Commercially-popular apple cultivars are soft but crisp. Other desired qualities in modern commercial apple breeding are a colourful skin, absence of russeting, ease of shipping, lengthy storage ability, high yields, disease resistance,
Old cultivars are often oddly shaped, russeted, and have a variety of textures and colours. Many of them have excellent flavour (often better than most modern cultivars), but may have other problems which make them commercially unviable, such as low yield, liability to disease, or poor tolerance for storage or transport. A few old cultivars are still produced on a large scale, but many have been kept alive by home gardeners and farmers that sell directly to local markets. Many unusual and locally important cultivars with their own unique taste and appearance are out there to discover; apple conservation campaigns have sprung up around the world to preserve such local cultivars from extinction.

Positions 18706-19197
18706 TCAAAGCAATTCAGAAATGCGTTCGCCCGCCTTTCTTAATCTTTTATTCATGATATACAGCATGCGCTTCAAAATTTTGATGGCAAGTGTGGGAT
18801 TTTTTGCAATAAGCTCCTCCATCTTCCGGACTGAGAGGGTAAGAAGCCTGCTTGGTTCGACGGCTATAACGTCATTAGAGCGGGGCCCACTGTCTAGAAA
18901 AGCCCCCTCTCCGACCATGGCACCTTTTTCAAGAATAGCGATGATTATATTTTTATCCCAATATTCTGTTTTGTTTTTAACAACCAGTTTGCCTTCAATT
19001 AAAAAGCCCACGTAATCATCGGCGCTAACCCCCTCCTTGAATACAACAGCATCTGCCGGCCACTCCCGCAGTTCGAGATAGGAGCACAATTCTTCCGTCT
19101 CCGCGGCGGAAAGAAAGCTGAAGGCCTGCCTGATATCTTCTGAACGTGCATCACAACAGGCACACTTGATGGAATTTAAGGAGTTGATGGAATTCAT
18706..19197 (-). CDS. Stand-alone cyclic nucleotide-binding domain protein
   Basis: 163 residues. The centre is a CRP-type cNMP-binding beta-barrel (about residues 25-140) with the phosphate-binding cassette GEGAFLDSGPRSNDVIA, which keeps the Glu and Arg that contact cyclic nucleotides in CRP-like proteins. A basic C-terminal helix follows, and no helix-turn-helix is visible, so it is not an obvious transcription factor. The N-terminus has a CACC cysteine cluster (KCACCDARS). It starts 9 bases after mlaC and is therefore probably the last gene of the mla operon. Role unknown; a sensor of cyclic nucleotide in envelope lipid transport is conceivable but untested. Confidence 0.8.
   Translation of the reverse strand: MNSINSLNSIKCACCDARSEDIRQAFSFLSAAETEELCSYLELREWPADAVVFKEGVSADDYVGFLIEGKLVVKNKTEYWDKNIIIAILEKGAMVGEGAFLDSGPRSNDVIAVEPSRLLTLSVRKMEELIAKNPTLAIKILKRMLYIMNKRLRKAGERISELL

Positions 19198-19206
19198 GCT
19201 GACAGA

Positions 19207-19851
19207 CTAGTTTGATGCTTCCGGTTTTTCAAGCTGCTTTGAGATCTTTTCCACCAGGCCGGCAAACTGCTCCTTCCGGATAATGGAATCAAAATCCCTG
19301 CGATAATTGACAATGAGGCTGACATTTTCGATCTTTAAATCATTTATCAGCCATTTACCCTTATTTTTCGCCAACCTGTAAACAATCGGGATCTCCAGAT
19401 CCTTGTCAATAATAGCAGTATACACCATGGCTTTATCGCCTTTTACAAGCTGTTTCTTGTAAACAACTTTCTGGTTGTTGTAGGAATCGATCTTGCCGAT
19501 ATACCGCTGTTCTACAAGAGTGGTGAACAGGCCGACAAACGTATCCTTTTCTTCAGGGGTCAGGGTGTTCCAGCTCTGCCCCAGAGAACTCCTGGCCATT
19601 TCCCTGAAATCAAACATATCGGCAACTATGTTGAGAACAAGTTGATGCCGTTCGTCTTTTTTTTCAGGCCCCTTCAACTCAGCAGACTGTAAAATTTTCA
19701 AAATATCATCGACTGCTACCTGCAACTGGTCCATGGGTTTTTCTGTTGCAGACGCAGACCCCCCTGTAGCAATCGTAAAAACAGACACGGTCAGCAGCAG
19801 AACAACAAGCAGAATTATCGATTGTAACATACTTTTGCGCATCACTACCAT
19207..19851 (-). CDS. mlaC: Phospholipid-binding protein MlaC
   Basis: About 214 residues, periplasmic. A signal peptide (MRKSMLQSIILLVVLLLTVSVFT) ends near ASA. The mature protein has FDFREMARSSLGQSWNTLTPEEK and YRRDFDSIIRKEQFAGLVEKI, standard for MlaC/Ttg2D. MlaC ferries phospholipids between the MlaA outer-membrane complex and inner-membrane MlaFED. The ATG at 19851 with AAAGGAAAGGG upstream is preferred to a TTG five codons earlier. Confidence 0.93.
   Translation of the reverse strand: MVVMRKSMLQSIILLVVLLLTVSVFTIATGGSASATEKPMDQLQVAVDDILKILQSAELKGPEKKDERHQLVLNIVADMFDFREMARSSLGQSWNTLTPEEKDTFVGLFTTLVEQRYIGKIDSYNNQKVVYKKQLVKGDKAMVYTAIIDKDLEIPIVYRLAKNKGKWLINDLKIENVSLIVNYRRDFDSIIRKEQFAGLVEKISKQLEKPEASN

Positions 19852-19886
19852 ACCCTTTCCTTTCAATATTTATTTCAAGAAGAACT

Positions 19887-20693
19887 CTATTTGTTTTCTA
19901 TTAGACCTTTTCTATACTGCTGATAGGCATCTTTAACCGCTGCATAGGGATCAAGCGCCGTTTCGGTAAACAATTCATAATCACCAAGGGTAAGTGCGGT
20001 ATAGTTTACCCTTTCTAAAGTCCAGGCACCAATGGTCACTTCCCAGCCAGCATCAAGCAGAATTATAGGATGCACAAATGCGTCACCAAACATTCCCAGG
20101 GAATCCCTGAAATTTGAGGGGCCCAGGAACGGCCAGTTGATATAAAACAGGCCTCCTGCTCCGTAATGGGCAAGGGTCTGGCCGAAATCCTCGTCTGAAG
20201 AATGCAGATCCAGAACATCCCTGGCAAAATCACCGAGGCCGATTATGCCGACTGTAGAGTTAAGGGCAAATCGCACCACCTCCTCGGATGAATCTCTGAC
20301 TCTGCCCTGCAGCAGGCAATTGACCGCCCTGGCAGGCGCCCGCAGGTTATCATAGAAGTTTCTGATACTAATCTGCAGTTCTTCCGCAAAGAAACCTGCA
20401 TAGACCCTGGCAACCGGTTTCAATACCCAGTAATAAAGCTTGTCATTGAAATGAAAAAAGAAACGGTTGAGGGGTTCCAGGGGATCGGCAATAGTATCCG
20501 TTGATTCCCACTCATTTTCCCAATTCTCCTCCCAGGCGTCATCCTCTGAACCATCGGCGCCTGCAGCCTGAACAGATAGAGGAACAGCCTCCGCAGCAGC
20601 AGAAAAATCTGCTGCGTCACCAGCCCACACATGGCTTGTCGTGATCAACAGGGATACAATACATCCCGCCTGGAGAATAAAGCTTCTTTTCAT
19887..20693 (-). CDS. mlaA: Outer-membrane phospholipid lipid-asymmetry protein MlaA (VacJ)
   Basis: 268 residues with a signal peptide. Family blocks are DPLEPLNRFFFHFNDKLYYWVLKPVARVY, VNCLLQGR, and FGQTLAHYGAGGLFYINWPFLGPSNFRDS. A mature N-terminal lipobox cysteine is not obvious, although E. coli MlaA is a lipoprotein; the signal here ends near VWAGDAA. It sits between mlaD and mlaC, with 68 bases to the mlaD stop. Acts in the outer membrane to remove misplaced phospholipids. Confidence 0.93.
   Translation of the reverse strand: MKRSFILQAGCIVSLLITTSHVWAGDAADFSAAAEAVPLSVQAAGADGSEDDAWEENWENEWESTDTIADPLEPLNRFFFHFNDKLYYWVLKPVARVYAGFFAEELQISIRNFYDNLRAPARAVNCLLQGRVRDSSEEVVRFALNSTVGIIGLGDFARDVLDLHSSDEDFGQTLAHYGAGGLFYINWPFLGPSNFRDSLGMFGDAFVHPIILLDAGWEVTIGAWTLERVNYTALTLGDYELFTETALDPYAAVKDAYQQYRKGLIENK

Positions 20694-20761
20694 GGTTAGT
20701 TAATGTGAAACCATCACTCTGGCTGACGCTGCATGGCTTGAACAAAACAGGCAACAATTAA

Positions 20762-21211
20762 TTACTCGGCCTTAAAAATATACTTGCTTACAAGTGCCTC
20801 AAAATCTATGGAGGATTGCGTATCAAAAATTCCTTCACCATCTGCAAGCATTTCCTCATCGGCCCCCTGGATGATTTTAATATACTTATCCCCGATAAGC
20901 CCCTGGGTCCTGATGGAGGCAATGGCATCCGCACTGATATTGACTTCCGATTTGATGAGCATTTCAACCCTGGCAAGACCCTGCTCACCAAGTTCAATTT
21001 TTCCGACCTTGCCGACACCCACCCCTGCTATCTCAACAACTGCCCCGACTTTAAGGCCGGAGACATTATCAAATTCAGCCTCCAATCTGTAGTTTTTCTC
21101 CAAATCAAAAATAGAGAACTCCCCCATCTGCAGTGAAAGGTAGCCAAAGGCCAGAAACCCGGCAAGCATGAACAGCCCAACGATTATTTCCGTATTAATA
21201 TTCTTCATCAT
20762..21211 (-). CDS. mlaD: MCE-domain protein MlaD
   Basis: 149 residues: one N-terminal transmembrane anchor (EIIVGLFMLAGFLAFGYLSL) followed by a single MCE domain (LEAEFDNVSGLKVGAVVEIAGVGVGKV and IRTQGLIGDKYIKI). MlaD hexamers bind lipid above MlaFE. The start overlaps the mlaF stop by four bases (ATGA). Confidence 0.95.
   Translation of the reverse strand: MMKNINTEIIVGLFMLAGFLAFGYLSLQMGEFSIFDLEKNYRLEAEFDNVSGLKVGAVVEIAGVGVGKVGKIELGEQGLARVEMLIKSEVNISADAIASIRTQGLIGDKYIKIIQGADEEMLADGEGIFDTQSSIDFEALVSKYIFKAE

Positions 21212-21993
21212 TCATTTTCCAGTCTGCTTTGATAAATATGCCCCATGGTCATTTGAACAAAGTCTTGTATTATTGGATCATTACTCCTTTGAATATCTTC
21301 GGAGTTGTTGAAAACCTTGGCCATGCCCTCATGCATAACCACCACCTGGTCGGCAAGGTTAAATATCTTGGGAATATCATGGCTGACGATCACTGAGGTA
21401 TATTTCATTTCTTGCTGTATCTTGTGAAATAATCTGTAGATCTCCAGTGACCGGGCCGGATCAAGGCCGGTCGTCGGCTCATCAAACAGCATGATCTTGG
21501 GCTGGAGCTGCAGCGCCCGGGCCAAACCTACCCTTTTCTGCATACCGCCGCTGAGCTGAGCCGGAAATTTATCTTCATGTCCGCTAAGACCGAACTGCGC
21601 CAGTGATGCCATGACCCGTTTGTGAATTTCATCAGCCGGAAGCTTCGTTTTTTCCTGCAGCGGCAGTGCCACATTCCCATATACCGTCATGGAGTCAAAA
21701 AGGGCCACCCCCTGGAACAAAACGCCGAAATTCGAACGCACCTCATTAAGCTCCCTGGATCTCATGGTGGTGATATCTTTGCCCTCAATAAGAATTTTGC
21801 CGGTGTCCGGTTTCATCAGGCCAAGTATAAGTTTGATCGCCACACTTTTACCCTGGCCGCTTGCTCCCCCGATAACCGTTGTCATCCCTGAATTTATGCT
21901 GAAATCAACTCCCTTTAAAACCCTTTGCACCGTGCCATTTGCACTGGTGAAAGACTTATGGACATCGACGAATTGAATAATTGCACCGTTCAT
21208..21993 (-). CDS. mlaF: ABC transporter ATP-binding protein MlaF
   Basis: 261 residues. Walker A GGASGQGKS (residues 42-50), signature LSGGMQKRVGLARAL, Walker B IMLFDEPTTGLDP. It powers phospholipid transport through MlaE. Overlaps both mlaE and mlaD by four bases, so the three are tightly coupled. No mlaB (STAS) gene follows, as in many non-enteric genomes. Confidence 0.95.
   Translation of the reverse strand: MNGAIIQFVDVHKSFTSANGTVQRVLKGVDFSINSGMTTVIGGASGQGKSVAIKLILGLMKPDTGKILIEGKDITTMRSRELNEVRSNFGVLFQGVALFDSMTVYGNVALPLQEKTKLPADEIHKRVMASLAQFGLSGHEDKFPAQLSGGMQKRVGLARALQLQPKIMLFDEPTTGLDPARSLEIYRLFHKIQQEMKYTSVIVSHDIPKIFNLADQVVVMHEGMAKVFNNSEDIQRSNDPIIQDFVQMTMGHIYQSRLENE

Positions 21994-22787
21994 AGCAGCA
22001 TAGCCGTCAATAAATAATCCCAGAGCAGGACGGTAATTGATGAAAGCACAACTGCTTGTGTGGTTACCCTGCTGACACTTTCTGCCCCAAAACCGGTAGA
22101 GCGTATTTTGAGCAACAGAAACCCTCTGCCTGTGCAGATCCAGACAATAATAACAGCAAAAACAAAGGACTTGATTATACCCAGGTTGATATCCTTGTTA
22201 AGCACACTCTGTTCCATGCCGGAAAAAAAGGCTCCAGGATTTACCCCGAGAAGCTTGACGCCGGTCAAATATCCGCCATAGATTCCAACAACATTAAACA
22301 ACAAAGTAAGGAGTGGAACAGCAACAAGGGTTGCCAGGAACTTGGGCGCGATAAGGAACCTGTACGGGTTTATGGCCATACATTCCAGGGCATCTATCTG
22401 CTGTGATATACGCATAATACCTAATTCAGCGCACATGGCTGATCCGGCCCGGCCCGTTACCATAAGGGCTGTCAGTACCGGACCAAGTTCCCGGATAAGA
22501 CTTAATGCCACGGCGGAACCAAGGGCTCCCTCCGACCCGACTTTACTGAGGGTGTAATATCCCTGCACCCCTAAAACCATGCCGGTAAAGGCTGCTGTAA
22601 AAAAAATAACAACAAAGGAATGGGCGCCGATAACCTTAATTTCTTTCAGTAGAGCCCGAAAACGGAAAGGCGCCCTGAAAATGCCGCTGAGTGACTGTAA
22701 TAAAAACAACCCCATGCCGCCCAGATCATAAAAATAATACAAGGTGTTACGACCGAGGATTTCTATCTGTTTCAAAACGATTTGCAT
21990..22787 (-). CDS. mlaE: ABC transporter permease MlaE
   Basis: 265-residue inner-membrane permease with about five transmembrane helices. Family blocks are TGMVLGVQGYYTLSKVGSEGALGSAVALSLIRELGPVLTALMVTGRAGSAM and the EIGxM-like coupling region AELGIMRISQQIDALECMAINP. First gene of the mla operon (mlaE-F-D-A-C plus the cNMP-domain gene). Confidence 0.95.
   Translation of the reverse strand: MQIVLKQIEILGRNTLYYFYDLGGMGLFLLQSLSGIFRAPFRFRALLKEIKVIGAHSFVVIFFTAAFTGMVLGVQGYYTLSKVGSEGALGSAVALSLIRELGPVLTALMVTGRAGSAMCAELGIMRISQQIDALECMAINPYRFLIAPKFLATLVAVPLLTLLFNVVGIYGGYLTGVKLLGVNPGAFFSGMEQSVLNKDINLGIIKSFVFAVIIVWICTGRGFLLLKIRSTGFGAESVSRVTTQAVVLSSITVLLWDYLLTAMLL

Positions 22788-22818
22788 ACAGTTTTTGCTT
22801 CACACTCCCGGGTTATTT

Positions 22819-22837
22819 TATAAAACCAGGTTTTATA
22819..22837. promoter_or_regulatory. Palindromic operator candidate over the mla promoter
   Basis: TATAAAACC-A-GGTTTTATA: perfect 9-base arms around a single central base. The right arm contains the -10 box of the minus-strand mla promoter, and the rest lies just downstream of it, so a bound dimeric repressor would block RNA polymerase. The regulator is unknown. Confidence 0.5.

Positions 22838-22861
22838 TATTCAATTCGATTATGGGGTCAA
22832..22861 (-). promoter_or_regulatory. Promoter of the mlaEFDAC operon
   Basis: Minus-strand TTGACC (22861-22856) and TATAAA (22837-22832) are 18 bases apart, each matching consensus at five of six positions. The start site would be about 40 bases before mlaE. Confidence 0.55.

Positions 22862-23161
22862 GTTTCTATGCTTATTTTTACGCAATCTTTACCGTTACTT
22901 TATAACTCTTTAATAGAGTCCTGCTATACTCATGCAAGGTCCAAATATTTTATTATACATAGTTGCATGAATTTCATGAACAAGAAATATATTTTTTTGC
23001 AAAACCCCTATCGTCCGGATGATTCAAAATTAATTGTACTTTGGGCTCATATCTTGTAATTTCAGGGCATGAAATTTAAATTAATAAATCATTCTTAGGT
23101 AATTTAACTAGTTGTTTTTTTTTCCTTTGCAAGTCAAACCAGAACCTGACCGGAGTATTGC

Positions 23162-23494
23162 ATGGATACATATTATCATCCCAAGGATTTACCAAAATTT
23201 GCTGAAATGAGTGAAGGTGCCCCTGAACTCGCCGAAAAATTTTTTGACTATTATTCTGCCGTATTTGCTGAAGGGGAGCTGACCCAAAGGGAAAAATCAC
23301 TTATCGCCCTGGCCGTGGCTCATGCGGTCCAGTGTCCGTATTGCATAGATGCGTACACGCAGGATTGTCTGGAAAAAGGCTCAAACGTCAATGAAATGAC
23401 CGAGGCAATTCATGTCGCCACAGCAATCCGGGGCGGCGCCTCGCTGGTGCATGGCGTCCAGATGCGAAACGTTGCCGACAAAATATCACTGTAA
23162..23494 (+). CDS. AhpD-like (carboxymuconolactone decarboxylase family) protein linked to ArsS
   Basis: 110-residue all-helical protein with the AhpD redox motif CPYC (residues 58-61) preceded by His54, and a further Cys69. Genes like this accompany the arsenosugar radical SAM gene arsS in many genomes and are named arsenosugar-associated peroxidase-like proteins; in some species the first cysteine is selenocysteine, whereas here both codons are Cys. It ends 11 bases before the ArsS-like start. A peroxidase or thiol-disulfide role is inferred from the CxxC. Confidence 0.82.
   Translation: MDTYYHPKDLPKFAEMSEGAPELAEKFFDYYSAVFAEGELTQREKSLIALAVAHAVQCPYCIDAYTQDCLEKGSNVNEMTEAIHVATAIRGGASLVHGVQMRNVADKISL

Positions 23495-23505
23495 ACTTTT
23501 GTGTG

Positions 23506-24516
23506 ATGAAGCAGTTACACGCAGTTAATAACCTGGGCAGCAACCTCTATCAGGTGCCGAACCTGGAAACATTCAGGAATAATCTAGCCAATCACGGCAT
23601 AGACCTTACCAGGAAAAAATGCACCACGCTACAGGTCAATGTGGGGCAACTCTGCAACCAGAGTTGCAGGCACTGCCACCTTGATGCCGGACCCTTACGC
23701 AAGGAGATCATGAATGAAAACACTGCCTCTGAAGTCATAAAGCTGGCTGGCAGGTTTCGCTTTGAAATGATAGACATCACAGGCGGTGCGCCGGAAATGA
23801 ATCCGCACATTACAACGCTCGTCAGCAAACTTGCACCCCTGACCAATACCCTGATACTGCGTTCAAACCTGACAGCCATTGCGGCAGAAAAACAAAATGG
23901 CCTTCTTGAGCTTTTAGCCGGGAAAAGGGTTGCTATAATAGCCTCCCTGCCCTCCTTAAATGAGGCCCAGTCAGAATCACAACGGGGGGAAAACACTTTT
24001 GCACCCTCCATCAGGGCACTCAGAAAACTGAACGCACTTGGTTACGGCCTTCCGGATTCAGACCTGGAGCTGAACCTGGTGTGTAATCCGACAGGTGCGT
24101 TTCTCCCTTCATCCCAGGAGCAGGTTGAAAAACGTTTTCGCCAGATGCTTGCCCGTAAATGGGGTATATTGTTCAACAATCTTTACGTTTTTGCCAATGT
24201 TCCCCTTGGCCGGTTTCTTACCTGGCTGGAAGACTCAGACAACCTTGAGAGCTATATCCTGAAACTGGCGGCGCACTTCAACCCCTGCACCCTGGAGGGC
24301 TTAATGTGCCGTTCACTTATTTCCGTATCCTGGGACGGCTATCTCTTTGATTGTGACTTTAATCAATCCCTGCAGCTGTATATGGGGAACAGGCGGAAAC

Although most cultivars are bred for eating fresh (dessert apples), some are cultivated specifically for cooking (cooking apples) or producing cider. Cider apples are typically too tart and astringent to eat fresh, but they give the beverage a rich flavour that dessert apples cannot.